One great thing about deconstruction is that it reveals interesting construction details. I am removing siding around what used to be the front door but will now be our Master Bedroom door. The foil covered polyiso is being replaced because removing the siding pretty much destroys it. Over that the SIGA air barrier is taped to the edges of the new polyiso.
As I removed the corner where the interior wall meets the trombe wall I found what I thought were pretty interesting solutions to the angled wall construction. The interior block wall follows the foundation but the corner juts out past the wall to meet the front of the trombe cement block wall.
The interior of the wall is supported by the same type of steel posts that support the middle of the structure.
Two 2×8’s form a beam that is attached to the top of the post. This is independent of the slag block interior wall and the cement block exterior wall that form the mass for the trombe wall.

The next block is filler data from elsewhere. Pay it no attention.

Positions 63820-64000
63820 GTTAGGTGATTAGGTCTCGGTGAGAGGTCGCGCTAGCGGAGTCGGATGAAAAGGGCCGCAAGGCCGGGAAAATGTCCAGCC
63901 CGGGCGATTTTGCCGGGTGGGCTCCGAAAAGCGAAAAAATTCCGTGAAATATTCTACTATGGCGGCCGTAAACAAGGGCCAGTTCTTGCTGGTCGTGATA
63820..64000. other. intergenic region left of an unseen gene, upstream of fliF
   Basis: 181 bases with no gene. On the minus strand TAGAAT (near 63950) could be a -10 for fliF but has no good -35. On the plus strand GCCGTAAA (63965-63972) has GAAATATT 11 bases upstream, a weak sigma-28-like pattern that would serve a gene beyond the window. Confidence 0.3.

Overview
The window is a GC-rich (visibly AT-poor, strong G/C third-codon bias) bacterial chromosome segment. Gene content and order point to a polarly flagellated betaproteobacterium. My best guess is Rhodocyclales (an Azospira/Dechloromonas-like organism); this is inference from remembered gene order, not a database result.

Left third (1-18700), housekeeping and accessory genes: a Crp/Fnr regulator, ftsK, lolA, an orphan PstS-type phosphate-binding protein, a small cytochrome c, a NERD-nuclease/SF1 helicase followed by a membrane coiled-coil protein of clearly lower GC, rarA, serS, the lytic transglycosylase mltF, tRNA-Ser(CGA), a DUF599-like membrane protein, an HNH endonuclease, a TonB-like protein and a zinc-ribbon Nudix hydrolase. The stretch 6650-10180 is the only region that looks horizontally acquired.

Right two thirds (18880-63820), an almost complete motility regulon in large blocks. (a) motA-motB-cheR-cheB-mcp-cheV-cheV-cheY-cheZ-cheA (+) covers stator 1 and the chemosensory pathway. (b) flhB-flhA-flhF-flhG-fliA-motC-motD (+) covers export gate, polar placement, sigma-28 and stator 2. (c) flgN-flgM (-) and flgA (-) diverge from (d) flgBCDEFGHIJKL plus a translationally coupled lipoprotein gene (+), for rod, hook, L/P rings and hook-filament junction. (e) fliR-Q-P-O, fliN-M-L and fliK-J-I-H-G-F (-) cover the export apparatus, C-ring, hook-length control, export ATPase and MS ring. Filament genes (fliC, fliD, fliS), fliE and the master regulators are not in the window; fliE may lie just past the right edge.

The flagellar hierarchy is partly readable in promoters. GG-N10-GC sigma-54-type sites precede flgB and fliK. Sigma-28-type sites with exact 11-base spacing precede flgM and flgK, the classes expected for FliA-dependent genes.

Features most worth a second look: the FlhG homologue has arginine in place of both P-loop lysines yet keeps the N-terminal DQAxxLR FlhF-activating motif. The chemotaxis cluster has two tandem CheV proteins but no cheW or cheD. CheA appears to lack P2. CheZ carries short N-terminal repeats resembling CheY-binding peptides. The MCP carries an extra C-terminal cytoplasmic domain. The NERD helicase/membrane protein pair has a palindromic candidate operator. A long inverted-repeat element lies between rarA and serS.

The left side of this wall faces the interior of the master bedroom, while the right side faces the interior of the trombe wall. The insulation here was a few scrawny pieces of fiberglass, not even all the way up the column. So I replaced it with two layers of Roxul on the right side and the regular single 5.5″ layer on the left side.
There was also a mass of mortar in the 2 x 6 wall that provided very little insulation value. I chipped it all out so there was room for Roxul all the way to the bottom plate.
I found a snake skin at the top of the interior of the block wall! Obviously this wall was not sufficiently sealed. I am working on fixing that.